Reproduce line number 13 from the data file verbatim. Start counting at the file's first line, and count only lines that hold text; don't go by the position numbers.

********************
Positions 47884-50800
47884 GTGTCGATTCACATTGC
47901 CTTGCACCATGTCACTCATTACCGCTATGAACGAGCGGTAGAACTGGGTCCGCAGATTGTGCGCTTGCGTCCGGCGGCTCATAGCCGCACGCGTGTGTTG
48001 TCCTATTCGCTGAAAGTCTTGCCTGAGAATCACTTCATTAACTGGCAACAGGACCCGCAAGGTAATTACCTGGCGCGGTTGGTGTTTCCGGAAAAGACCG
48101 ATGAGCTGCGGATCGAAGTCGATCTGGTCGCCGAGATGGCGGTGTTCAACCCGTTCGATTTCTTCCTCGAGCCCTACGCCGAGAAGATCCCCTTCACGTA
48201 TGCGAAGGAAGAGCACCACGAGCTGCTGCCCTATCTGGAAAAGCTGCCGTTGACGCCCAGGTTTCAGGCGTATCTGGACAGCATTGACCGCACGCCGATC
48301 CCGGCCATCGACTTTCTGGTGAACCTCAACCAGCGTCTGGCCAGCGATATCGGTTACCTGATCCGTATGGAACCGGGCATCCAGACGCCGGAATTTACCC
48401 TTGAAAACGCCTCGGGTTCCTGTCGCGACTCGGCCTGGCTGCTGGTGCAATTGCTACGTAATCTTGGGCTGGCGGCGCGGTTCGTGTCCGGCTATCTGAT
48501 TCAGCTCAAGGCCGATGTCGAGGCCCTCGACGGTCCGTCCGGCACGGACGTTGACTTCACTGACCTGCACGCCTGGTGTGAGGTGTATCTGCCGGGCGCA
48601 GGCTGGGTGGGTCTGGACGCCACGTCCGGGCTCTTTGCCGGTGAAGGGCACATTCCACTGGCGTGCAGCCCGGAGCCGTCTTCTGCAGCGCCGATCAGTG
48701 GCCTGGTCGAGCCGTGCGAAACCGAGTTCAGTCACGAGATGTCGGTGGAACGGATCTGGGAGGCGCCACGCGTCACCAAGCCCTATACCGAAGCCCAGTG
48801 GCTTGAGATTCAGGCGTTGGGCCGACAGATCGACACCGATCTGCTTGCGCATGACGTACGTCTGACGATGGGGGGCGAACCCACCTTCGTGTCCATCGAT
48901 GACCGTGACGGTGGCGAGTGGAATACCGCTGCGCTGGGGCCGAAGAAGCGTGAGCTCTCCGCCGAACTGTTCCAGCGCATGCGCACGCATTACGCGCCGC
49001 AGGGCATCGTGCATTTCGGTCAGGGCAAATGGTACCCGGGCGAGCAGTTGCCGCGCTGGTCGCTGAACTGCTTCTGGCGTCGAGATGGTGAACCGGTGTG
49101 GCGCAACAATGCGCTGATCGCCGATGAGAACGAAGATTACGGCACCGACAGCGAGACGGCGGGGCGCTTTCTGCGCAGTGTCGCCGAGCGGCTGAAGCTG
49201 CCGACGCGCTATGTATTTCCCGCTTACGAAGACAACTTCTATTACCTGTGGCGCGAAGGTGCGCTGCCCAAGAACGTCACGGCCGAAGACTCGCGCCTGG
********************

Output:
48901 GACCGTGACGGTGGCGAGTGGAATACCGCTGCGCTGGGGCCGAAGAAGCGTGAGCTCTCCGCCGAACTGTTCCAGCGCATGCGCACGCATTACGCGCCGC